‘Forbidden medicine': Another view
Melinda Welsh’s article [“Forbidden medicine,” cover story, May 16] described the struggles of cancer patients to receive complementary and alternative medicine and the parallel obstacles faced by Dr. Douglas Brodie in his efforts to deliver such therapies. The article lambasted California’s Board of Medical Quality Assurance for outlawing some complementary medical treatments in California.
As a supporter of a free press, I tolerate irresponsible journalism as an undesirable outcome related to many desirable attributes associated with First Amendment rights. As a professor of public health, I am ethically obligated to correct considerable misinformation related to this article.
I suggest that before packing their bags and heading for Reno, cancer patients consider why Dr. Brodie is no longer allowed to practice in California and why he has been relegated to practicing “medicine” in a state that also allows massive gambling operations and, in some counties, prostitution.
I reserve my greatest venom not for the culpable but unfortunate cancer patients, who are doing their best to stay alive, but for the well-educated charlatans such as Andrew Weil, Deepak Chopra and the less well-known Douglas Brodie. These are men who know better. They are trained at some of the finest medical schools (in the case of the first two) in the world and yet are driven either by a need for fame or profit or by delusion to violate the Hippocratic Oath.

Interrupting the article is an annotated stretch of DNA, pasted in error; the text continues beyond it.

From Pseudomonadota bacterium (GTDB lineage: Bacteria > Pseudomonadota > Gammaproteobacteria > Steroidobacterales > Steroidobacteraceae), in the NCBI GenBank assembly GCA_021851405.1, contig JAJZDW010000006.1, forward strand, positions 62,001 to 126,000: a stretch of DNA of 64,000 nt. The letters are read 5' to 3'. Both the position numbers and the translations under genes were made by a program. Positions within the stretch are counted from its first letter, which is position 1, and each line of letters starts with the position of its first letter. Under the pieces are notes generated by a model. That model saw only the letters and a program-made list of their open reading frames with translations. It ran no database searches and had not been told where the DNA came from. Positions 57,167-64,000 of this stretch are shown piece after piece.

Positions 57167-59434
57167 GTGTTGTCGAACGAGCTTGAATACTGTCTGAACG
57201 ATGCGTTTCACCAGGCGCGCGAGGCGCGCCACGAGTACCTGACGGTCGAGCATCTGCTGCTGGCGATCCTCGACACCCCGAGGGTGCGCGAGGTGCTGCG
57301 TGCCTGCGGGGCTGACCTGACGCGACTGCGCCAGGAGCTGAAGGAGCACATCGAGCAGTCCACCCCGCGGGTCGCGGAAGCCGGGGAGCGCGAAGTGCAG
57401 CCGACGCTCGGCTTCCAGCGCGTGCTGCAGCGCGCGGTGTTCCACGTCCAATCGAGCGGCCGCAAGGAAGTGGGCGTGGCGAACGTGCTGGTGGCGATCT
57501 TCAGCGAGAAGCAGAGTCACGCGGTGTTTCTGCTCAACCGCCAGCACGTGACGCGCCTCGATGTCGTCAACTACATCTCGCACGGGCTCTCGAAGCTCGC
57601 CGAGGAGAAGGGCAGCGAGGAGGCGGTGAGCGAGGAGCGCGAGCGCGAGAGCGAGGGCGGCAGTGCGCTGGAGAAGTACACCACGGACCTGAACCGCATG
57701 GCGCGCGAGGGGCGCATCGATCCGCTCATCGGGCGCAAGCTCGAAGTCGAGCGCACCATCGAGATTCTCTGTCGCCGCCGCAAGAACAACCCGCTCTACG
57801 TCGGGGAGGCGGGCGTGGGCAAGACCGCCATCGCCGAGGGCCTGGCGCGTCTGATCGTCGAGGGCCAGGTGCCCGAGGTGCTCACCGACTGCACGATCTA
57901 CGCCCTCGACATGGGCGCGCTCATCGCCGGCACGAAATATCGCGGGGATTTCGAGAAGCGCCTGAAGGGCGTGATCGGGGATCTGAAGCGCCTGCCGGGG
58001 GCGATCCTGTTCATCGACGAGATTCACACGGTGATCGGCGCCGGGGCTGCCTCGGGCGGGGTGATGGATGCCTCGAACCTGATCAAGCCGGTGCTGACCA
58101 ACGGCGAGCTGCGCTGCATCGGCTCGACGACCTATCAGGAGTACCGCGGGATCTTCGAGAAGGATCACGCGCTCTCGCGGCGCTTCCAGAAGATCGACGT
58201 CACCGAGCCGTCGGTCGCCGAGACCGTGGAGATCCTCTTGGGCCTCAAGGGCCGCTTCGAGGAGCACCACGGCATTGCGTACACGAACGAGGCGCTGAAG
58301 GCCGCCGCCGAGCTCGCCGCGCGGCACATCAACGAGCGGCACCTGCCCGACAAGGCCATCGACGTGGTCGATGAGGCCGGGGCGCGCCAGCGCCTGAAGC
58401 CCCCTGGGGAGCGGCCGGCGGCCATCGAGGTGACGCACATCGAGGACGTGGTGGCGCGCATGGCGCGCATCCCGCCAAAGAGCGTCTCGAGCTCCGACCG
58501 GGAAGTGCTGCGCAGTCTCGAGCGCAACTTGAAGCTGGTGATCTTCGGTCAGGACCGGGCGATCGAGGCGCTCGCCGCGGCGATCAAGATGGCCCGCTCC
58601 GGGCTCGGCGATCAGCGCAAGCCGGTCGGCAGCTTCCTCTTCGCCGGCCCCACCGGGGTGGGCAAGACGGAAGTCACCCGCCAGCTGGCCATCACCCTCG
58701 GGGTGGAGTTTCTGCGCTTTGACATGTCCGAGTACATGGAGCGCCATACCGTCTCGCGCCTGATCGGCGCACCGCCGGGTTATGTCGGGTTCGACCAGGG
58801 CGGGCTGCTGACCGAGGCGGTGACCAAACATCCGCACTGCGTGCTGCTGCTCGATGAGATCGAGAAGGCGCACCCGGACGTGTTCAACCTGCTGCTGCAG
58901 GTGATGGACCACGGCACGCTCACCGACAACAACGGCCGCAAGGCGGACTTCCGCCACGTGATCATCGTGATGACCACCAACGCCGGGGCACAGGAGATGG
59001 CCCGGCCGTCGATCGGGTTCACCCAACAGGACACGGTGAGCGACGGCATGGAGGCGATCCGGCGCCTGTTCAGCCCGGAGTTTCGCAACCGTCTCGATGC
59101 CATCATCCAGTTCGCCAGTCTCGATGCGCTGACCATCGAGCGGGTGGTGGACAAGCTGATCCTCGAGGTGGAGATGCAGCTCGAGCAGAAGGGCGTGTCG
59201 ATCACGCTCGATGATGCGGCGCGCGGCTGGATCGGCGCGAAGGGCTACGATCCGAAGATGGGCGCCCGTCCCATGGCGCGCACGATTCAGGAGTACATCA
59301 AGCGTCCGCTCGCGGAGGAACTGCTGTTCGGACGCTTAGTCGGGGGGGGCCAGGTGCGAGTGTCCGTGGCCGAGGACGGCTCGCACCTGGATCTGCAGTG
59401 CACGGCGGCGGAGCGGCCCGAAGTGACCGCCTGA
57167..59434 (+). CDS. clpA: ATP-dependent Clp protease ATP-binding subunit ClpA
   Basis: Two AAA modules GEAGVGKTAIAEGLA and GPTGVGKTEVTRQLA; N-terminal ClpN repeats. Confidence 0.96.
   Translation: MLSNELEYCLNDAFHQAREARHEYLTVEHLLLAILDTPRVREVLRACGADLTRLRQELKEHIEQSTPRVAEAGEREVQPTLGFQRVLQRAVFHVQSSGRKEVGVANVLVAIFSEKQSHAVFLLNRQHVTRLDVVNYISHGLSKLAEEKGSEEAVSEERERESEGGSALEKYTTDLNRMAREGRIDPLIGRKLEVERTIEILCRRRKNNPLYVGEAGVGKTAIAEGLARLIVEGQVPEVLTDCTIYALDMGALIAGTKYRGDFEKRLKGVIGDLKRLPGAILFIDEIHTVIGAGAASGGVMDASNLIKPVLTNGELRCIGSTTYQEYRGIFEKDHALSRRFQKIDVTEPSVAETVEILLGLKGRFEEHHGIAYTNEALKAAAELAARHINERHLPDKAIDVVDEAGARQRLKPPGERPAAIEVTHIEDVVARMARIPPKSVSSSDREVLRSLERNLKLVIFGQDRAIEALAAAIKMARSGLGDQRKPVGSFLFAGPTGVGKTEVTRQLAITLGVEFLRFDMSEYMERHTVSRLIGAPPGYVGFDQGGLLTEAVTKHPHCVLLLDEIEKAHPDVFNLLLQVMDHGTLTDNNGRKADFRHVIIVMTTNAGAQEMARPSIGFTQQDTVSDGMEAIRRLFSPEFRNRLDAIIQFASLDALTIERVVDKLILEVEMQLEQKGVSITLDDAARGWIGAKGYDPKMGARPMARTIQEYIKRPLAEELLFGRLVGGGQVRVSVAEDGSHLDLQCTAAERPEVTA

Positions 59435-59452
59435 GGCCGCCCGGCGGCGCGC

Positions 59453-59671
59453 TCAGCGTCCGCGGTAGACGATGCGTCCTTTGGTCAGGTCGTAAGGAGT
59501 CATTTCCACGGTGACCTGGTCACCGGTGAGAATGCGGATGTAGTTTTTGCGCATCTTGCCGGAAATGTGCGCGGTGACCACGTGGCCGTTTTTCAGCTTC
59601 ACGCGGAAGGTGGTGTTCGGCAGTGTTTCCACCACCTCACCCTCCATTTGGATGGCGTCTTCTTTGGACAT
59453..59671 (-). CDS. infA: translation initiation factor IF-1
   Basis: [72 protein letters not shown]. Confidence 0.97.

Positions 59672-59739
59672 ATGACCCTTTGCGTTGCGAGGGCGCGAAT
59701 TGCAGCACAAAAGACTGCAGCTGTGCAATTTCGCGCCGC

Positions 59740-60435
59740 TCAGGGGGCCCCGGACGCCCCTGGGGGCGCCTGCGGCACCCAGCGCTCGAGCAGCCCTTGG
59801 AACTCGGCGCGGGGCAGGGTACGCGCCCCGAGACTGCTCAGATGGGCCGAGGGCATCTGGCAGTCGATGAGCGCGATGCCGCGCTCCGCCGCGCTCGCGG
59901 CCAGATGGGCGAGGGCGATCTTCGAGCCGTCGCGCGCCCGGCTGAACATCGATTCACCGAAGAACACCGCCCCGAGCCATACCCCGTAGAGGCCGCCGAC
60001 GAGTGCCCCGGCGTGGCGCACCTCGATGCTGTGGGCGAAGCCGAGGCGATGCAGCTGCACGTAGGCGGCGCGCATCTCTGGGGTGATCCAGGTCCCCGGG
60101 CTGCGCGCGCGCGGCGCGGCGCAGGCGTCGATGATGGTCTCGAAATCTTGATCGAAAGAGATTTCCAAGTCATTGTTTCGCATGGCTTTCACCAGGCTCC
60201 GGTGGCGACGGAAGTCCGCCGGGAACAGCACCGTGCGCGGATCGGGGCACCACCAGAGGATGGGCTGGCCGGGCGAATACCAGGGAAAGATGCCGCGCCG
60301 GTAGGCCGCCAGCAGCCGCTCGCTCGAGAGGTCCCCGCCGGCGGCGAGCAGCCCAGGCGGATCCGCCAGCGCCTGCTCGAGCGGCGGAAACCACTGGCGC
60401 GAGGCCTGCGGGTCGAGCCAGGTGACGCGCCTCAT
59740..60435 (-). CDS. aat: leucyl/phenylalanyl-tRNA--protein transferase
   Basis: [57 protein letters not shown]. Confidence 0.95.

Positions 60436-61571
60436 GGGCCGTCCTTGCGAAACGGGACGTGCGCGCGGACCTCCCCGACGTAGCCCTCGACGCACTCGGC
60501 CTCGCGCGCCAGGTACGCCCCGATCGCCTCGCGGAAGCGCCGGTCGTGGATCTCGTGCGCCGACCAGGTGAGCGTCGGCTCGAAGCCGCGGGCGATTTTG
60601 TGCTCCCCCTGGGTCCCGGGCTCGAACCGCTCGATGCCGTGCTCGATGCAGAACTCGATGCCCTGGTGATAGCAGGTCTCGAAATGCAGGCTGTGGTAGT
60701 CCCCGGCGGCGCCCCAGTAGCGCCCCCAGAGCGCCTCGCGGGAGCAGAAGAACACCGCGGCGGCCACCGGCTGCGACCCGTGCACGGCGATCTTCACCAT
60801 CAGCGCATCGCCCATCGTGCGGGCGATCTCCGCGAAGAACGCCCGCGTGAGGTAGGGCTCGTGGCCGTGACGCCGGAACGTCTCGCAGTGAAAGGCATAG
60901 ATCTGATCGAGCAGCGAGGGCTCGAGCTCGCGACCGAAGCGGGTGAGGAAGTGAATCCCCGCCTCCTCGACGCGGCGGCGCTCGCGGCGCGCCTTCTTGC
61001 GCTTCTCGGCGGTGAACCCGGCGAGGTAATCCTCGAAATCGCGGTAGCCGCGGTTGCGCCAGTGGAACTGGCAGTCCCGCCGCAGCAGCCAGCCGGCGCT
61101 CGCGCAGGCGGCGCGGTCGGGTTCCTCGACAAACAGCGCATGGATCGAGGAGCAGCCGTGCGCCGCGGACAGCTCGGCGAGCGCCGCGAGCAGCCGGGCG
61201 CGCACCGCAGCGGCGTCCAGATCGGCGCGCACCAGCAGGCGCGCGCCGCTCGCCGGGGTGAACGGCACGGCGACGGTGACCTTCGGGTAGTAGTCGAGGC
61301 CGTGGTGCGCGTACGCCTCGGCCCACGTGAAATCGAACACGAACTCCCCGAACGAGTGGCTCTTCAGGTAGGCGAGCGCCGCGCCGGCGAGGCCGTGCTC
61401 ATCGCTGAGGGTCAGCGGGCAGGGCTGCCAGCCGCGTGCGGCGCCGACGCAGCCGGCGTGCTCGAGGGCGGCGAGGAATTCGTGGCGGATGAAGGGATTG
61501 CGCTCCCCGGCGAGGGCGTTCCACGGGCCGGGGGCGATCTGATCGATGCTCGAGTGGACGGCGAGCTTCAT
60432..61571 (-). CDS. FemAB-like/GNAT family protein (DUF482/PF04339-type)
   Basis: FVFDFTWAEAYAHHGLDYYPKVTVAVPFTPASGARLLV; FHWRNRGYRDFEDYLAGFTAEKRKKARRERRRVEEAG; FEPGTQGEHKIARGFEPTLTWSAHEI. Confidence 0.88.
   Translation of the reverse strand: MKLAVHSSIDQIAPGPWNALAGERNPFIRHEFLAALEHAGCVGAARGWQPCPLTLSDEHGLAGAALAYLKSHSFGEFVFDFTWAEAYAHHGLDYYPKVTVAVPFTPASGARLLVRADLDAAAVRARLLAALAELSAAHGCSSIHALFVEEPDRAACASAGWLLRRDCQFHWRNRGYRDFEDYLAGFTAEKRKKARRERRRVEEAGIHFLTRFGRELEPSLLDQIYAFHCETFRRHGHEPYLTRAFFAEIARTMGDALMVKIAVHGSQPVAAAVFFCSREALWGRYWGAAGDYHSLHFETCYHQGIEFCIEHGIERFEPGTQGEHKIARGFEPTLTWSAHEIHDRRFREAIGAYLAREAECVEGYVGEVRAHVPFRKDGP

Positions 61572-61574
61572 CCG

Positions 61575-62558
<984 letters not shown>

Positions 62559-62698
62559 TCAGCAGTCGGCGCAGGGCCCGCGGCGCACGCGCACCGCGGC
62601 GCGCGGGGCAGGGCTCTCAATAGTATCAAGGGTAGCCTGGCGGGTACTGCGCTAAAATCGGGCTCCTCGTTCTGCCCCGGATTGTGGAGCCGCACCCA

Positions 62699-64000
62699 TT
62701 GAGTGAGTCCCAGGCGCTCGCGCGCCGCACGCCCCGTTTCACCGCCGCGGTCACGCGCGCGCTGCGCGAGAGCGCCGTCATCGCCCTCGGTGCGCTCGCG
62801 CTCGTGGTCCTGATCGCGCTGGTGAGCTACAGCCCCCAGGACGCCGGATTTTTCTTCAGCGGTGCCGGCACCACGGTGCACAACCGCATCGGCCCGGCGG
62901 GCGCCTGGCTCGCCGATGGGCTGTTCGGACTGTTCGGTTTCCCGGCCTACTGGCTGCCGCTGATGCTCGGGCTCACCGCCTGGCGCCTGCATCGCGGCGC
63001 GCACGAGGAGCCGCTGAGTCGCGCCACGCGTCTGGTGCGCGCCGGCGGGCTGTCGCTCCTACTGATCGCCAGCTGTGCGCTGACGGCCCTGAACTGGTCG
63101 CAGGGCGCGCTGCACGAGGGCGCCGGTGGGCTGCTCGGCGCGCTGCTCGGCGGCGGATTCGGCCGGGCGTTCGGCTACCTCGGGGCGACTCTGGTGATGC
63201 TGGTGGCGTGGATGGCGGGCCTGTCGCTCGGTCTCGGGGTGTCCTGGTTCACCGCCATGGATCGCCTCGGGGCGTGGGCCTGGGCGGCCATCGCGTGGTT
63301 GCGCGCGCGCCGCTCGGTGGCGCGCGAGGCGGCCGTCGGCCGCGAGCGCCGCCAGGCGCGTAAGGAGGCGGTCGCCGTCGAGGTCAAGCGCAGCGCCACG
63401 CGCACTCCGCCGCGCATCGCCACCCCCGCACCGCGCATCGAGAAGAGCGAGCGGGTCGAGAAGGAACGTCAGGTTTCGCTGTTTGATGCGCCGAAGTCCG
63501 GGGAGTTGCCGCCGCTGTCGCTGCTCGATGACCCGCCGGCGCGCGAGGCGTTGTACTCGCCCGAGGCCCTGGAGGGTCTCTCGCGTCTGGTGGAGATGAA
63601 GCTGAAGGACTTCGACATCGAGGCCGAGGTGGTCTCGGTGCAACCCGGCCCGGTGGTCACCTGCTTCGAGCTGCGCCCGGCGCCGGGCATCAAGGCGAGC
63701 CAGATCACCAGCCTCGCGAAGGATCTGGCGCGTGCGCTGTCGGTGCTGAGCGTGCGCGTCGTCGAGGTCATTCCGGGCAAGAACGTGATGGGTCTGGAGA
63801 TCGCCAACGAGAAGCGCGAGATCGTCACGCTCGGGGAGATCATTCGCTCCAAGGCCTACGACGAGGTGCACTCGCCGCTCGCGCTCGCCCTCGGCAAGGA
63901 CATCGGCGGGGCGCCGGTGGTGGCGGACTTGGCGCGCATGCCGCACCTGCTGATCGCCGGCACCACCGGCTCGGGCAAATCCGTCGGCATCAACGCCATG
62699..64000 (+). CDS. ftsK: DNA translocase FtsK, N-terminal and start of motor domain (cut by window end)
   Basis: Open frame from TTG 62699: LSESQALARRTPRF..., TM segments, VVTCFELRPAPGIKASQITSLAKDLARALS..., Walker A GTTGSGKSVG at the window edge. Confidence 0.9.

Space does not permit a complete review of the research on the ineffectiveness and dangers of the witch’s-brew therapies that doctors of Brodie’s ilk administer. Most therapies that offer even a semblance of promise are scientifically tested and if they pass muster will eventually be evaluated in double-blind, placebo-controlled clinical trials. Double blinding is important because it protects both the researcher and the subject from bias by insuring that neither is aware of who is receiving the drug or a placebo.
Years of research experience have shown that a 30-40 percent improvement can be expected whenever a patient is given any assistance, whether it be prayer, sugar pills or powerful drugs.
Ms. Welsh suggests that surgery, radiation, and chemotherapy “have been something of a statistical failure.” The millions of Americans who are cancer survivors, thanks to these often highly efficacious treatments, would certainly object to this statement.